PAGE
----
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VOYA Reviews 2008 April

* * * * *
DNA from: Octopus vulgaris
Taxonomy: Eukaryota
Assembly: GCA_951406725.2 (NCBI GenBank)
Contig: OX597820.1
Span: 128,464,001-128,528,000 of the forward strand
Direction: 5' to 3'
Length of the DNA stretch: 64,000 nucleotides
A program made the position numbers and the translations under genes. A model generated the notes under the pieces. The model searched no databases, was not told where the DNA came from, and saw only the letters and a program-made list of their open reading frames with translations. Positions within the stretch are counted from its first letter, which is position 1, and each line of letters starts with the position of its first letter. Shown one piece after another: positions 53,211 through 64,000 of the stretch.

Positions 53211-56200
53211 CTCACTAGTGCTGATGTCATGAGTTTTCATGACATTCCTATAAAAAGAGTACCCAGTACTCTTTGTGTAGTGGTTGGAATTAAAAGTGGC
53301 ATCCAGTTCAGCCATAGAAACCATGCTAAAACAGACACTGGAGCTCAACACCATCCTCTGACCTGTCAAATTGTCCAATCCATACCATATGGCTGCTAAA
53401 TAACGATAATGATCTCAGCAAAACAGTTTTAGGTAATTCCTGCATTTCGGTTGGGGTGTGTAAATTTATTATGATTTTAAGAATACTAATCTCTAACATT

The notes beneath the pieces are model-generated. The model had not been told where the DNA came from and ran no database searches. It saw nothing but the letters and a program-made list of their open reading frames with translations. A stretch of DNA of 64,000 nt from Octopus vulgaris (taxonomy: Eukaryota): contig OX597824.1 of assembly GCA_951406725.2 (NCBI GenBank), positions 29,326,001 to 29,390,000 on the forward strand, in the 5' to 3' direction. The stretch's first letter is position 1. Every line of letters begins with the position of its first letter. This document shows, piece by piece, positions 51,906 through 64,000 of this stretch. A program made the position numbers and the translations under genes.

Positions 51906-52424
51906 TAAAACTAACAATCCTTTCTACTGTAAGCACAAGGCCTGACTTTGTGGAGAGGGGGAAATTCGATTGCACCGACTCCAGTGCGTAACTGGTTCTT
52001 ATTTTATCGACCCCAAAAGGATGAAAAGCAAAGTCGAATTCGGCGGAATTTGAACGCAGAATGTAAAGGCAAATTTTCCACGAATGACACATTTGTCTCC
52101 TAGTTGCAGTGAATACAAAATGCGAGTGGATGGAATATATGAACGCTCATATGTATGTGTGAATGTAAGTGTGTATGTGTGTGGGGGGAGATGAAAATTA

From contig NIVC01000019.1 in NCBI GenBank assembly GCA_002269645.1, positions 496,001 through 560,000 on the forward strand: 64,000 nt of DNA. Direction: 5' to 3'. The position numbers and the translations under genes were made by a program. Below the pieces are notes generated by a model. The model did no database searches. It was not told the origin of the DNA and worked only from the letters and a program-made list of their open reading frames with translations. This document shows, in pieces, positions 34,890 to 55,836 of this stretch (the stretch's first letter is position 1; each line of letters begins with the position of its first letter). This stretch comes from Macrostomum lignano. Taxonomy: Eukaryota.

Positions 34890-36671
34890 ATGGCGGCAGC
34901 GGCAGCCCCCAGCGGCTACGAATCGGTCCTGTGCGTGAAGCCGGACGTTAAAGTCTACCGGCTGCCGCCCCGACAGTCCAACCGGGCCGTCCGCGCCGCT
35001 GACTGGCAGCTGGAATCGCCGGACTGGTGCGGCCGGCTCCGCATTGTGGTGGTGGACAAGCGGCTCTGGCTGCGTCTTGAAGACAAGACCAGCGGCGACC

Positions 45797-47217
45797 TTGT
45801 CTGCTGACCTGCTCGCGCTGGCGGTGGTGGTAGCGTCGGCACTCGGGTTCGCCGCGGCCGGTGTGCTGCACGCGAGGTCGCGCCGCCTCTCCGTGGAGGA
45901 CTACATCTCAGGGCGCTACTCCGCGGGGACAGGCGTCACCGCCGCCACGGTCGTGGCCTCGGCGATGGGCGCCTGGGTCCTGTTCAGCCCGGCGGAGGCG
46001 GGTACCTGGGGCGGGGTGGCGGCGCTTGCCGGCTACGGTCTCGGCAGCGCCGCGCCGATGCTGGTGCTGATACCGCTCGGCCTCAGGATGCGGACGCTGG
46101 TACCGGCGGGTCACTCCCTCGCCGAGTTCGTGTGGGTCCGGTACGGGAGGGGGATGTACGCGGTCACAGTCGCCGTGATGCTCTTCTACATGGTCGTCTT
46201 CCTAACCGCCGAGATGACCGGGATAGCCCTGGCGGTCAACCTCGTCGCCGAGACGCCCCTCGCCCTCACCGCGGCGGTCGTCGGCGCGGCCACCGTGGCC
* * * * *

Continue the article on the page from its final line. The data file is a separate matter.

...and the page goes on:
Teenagers familiar with Holocaust literature probably know that homosexuals, committed Christians, and gypsies suffered along with Jews. That adherents of the Mormon faith were also discriminated against may come as news. Bartoletti's fictionalized recounting of the life of Helmuth Huebener serves as an exemplar and a stirring tale of one young man's resistance to a government he came to regard as evil. As a child, Huebener was enthralled with the Nazi regime. His mother, despite her faith, was a staunch supporter of Hitler, and his brothers were obedient army men. His mother eventually married a member of the SS, and it was in his stepfather's unquestioning acceptance of the party line that Heubener began to question Nazi actions. His resolve to resist was hardened when his brother brought home a short-wave radio, allowing the teenager to listen to BBC broadcasts. Bartoletti makes Helmuth's growth from support of the Nazi agenda, to tacit acceptance, and to active resistance completely believable. The character development, based on research and interviews with those who knew Helmuth, is solid, and the author excels in creating a sense of immediacy in the setting. Her Nazi Germany is a place that is hauntingly familiar, enveloped in a government-fed sense of fear in this welcome addition to a body of literature begun with Anne Frank's diary.-Ann Welton Photos. Maps. Biblio. Source Notes. Further Reading. Chronology. 3Q 3P M J S Copyright 2008 Voya Reviews.